Saturday, October 22, 2011

Today's Reading Assignment

Max Boot, in Commentary magazine, on President Obama's decision to remove all U.S. troops from Iraq by the end of this year:

Far from being cause for celebration, Obama’s announcement that we will keep only 150 U.S. troops in Iraq after the end of the year–down from nearly 50,000 today–represents a shameful failure of American foreign policy that risks undoing all the gains that so many Americans, Iraqis, and other allies have sacrificed so much to achieve. The risks of a catastrophic failure in Iraq now rise appreciably. The Iranian Quds Force must be licking its chops because we are now leaving Iraq essentially defenseless against its machinations. Conversely the broad majority of Iraqis who fear Iranian influence and who want their country to become a democracy will come to rue this day, however big a victory it might appear in the short term for the cause of Iraqi nationalism.

Ostensibly this pull-out was dictated by the unwillingness of Iraqi lawmakers to grant U.S. troops immunity from prosecution. But Iraqi leaders of all parties, save the Sadrists, also clearly signaled their desire to have a sizable American troop contingent post-2011. The issue of immunity could have been finessed if administration lawyers from the Departments of State and Defense had not insisted that Iraq’s parliament would have to vote to grant our troops protections from Iraqi laws. Surely some face-saving formula that would not have needed parliamentary approval could have been negotiated that would have assuaged Iraqi sovereignty concerns while making it unlikely in the extreme that any U.S. soldier would ever go before an Iraqi court for actions taken in the line of duty.

Clearly, we can't stay in Iraq forever, but the Obama plan runs counter to the security interests of both the United States and our Iraqi allies. As Mr. Boot notes, both the U.S. military and much of the Iraqi government favored a continuing American presence, for counter-terrorism operations; as a deterrent against Iranian meddling, and to ensure adequate training for Iraqi security forces.

Boot argues that the U.S. should re-open negotiations on our military presence as soon as the current withdrawal is complete. He believes we need at least 10, 000 troops in Iraq to handle the security and training mission--about half the number recommended by senior American military commanders earlier this year.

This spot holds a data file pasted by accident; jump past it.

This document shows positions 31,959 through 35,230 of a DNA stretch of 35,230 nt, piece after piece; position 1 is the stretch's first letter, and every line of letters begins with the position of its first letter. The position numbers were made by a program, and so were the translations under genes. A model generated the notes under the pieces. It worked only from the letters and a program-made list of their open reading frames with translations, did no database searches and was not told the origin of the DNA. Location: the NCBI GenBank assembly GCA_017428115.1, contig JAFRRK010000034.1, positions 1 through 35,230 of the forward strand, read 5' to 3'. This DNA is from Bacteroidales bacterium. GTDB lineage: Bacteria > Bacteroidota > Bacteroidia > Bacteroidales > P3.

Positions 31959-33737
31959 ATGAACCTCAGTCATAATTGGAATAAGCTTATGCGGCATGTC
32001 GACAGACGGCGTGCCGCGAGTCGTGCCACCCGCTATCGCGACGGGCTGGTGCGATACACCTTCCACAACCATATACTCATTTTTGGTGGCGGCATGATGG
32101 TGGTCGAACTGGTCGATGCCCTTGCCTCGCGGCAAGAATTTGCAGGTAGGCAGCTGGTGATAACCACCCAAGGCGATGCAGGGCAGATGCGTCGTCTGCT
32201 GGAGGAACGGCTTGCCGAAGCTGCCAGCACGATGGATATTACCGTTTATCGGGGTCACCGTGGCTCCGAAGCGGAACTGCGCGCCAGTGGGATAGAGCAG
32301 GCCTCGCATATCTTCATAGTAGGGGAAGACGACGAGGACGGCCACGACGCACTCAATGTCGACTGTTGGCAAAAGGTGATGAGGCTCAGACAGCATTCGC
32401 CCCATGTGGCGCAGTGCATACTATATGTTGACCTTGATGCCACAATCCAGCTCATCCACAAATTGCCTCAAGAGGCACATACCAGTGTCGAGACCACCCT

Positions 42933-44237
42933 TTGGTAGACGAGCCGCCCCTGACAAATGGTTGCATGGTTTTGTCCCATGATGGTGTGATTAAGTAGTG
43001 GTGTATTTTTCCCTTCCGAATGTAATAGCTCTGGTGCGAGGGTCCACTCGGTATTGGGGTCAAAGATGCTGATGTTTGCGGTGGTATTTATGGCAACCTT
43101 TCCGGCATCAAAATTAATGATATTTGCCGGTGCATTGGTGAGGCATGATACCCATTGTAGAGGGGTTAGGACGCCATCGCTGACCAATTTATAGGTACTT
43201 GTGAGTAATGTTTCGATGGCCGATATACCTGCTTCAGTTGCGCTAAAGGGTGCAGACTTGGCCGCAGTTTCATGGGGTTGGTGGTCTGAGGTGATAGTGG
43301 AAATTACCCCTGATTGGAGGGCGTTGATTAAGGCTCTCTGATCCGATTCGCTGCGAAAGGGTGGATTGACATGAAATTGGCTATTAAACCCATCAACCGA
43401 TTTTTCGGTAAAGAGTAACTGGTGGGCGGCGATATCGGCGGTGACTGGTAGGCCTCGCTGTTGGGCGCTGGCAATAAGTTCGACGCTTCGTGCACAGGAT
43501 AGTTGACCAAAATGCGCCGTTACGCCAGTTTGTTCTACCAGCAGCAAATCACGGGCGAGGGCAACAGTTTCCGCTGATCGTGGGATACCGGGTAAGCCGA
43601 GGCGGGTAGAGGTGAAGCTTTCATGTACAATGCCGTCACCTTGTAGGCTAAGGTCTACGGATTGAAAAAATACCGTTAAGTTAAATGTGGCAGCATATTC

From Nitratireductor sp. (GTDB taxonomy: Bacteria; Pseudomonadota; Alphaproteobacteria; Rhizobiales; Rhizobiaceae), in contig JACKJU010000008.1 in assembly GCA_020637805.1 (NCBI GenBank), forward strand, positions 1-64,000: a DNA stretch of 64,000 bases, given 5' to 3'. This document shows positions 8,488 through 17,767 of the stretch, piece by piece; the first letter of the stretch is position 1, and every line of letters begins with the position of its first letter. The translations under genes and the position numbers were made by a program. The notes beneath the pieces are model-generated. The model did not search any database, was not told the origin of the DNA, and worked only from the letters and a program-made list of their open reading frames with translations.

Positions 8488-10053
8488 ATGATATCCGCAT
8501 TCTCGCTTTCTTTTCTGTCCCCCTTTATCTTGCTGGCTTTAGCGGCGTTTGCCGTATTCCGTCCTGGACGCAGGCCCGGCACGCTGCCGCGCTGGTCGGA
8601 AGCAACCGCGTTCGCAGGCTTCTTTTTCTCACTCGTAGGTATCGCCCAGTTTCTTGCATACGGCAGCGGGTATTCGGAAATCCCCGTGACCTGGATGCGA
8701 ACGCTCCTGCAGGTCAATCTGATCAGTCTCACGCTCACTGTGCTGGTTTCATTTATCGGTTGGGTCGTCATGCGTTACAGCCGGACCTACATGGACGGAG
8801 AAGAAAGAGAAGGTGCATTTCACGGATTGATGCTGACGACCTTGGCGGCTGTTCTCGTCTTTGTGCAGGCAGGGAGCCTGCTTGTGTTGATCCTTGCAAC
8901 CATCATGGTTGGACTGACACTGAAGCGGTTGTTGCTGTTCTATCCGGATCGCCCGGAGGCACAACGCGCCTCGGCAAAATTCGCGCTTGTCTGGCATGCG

Unfortunately, prospects for a short-term U.S. return are virtually nil. Mr. Obama saw an opportunity to appease his base and fulfill a campaign promise, with little regard for the long-term security consequences. That raises another issue: will President Obama (or a Republican successor) be willing to send even larger numbers of U.S. troops back to Iraq in two or three years, when the security situation becomes untenable? Or will the Commander-in-Chief sit idly by and allow Iraq to become a puppet of Tehran?

It's a question worth posing at the next White House press conference (fat chance of that happening), and at the next GOP presidential candidates' debate.
ADDENDUM: Similar warnings from Professor Frederick Kagan (the intellectual father of the Iraq surge strategy) at the Weekly Standard.


Bugler said...

If we leave now, Iraq will become a satellite of Iran. If we leave a thousand years from now, Iraq will become a satellite of Iran. We should have left in 2009.

Bugler said...

If we leave now, Iraq will become a satellite of Iran. If we leave a hundred years from now, Iraq will become a satellite of Iran. We should have left in 2009.

Anonymous said...

But in the end, if the Iraqis, including Shi'ite Iraqis, aren't willing to stand-up and fight the Iranians, why should we?

Perhaps an independent Kurdistan is the way to go. The Kurds will fight. We can just give them weapons and air support, no need for ground troops.

JoeD said...

The first thought that popped into my head after I heard this news is that perhaps these troops were being withdrawn in advance of an Israeli strike on Iran; to get them out of the way of a massive Iranian counterattack.

Iran could flood troops across the Iraqi border and overrun our troops or launch a missile strike or both.

It's difficult to hit what's not there.

Time will tell.